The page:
The “I Hate Working” Solution

What to Do When You Hate Working

I used to think, “I hate working”.  Then after awhile I reinforced this with saying, “I hate working”.  Then it became a lot tougher to get out of bed to go to work. Then my results at work started to tank.

When you think negative thoughts a lot, they gain power and momentum.

Here is a helpful metaphor from Dr. Wayne Dyer.

“Imagine perching your car at the top of a hill and taking it out of gear and taking the parking brake off. And now, just for fun to see what will happen, you nudge your car a little bit from behind. Well, you know what will happen. With only a slight nudge your car will careen down the hill.

But if you step out in front of it right away and let it bump up against you, you can easily stop that unwanted momentum. You would not want to be at the base of that hill trying to stop the momentum.”

Most people don’t even realize how they are thinking about work, and how it’s impacting their work day and family life.  But, everything changes when you change your thinking.

You can notice when these negative thoughts like “I hate working” pop into your mind and/or out of your mouth, and stop the momentum to reverse the pattern.  You can flip your thoughts to think more creatively and be a better person to work around.  It can even help you lead more effectively.

When I began to recognize my negative thoughts I could finally do something about them.  My performance improved in every aspect of life, but the best was –  I started enjoying life a lot more.

Read on and find out the three-step solution to the “I hate working” syndrome:

Step 1 – What Word Describes Someone Who Loves Work

Imagine a person who wildly loves their work.  What words come to mind?

When I ask a group this question, I often hear lucky, crazy, trust fund baby, or even medicated. The descriptions get pretty funny, but this question actually reveals your true thoughts about work.  The more negative the words become, the more likely the negativity your thoughts and beliefs are about work.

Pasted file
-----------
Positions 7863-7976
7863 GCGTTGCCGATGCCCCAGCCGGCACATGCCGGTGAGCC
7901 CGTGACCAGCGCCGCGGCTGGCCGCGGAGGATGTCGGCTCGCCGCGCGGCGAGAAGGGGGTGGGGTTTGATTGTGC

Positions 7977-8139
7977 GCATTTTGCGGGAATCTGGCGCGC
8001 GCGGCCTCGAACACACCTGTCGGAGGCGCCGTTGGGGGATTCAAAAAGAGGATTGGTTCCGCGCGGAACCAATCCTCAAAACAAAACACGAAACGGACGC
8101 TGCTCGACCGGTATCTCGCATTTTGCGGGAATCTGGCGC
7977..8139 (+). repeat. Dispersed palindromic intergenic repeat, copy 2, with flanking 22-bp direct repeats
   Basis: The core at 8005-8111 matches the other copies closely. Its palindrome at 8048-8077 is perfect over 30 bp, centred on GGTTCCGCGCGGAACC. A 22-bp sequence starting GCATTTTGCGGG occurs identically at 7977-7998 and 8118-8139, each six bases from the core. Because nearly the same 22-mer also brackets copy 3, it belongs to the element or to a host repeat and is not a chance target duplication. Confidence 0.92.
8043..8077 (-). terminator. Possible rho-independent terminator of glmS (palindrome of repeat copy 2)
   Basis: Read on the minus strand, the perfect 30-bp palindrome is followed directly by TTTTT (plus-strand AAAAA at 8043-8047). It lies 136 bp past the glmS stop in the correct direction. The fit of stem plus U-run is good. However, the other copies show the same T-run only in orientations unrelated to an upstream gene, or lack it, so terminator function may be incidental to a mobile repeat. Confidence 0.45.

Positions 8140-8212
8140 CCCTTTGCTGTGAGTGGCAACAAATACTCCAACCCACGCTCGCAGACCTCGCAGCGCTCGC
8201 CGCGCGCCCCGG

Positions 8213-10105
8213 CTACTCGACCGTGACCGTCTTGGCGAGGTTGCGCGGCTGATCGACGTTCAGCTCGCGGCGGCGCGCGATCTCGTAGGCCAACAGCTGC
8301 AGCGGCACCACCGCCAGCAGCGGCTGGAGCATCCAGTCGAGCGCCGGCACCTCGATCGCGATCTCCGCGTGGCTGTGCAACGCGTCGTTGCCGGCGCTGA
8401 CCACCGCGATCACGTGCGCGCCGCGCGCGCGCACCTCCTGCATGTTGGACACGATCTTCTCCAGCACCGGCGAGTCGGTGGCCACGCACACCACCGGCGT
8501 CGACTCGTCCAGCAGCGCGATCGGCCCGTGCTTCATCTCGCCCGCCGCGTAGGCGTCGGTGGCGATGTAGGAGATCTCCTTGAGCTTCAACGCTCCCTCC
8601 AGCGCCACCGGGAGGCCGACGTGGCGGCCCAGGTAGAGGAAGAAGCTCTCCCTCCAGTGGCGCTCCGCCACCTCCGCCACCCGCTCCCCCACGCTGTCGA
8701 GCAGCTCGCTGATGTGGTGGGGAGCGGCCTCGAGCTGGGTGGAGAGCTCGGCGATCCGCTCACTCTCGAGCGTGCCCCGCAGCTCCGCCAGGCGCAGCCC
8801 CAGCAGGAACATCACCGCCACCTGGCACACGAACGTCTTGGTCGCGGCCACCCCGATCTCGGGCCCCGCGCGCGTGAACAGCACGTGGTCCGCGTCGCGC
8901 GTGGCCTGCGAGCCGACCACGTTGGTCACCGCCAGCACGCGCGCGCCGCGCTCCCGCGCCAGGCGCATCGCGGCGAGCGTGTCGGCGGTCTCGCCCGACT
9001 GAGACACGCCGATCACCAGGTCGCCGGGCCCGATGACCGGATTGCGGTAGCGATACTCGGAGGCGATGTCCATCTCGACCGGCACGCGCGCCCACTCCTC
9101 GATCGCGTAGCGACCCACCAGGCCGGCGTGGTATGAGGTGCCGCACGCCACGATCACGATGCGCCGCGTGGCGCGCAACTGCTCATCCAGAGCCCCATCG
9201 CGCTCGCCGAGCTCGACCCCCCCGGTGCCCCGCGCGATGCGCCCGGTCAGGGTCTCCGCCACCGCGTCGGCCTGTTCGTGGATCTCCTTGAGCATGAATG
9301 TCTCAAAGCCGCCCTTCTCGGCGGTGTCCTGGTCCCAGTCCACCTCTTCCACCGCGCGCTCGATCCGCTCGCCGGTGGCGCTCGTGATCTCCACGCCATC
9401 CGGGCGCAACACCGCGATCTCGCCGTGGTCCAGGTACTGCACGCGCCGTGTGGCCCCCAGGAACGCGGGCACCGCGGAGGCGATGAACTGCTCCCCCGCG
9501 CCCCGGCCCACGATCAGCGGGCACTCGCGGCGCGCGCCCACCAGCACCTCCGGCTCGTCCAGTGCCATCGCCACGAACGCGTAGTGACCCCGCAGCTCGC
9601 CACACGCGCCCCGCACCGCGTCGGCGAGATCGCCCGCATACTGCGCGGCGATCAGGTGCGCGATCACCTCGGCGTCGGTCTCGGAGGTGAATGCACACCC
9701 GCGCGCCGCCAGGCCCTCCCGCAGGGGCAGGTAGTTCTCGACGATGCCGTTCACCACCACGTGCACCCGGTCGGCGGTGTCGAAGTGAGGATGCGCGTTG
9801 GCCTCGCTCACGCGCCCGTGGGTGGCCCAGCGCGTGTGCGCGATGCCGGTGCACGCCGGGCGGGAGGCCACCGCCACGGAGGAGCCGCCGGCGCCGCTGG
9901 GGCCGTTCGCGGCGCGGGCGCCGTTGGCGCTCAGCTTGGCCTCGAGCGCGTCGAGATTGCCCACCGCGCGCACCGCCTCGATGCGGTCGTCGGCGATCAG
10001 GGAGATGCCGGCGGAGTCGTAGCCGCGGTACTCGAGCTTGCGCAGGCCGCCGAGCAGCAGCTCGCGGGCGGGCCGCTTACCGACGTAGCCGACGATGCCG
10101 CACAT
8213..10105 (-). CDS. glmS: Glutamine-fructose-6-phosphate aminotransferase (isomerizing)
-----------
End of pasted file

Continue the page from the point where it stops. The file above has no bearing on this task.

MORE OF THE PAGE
Watch what happens when we had some fun with this exercise with the employees of a large Fortune 1000 company:

Step 2 – Consider Where These Thoughts Come From

The words from Step 1 reflect your beliefs about work.

My child is in a Montessori school, and while they call their work “work” they are usually excited to get going every morning.  In other words, your ideas about work did not come from you.  They originated somewhere else.  This is another area where it can get pretty interesting. The ideas usually start with teachers and parents, and then they quickly go to Al Bundy and Archie Bunker.  I wrote awhile back about how even music can be influential.

Your beliefs are significantly influenced and often generated by your environment.  The message in some environments often say that work is supposed to be hard, tedious, and exhausting.  This, of course, creates negative momentum.

Step 3 – Flood Your Brain with Positive Thoughts About Work

The fastest way to change your thoughts is to flood your brain with positive thoughts about work.  Try one of these methods:

Method 1) Intentionally connect with people who love ‘work’; identify role models who enjoy working.  Then spend some time in conversation and get to know them.

Method 2) Watch or listen to something that triggers a positive perspective.  Here are few of my favorites:

Listen:

  • Supply and Demand, Amos Lee – I wrote a very personal article on how this song inspires your career.
  • The Avett Brothers – Here are my three favorite songs on career inspiration from my favorite band.
  • I Was Here (United Nations World Humanitarian Day Performance Video) – Beyoncé –  This gives me a chill every time.  Recommended to me by the late, Scott Dinsmore.

Watch:

  • Simon Sinek’s TED Talk – “How Great Leaders Inspire Action”. One of the most watched TED talks of all time. Leadership at work never felt so inspiring!
  • Logan LaPlante: Hackschooling Makes Me Happy – In his TED talk, this 13-year old reveals how he turns subjects in school he doesn’t like (writing and physics) into activities he enjoys and is even motivated to learn more about. If he can do this at school, you at can do it at work.
  • Dreams without Goals – Denzel Washington delivering an impromptu talk to a group of actors who get a lot of ‘No’s but keep going anyway.
  • The Pursuit of Happyness – A movie about the true inspired story of Wall Street Legend, Chris Gardner.
  • Salmon Fishing in Yemen – A fun movie that shows what coming alive at work really looks like.

Try the three steps and begin transforming any thoughts of “I hate working”. Notice how much more enjoyable work can be.

Ben

PS: What helpful resources do you use to positively impact your thoughts about work?  Please share in the comments below…

P.S: Download my free report, The Catastrophic Cost of Quitting: How Organizations and Employees Pay the Ultimate Price

2 Comments

  • Chris Pehura

    Reply Reply July 26, 2017

    If you hear yourself saying “I hate my job”, I find it’s hard to change yourself from saying it or thinking it. So, you work with that behavior. Instead of such a wide statement, you narrow it. “I hate doing this “. Once you have that down. Then narrow it even further until you are saying repetitively something you shouldn’t really care about. You’ll eventually stop saying it and start acting on it.

    “I hate my job” becomes …
    “I hate planning” becomes …
    “I hate meeting with Bob” becomes…
    “I hate Bob’s criticism” becomes…
    “I hate negative criticism”

    There is something I can do for that.

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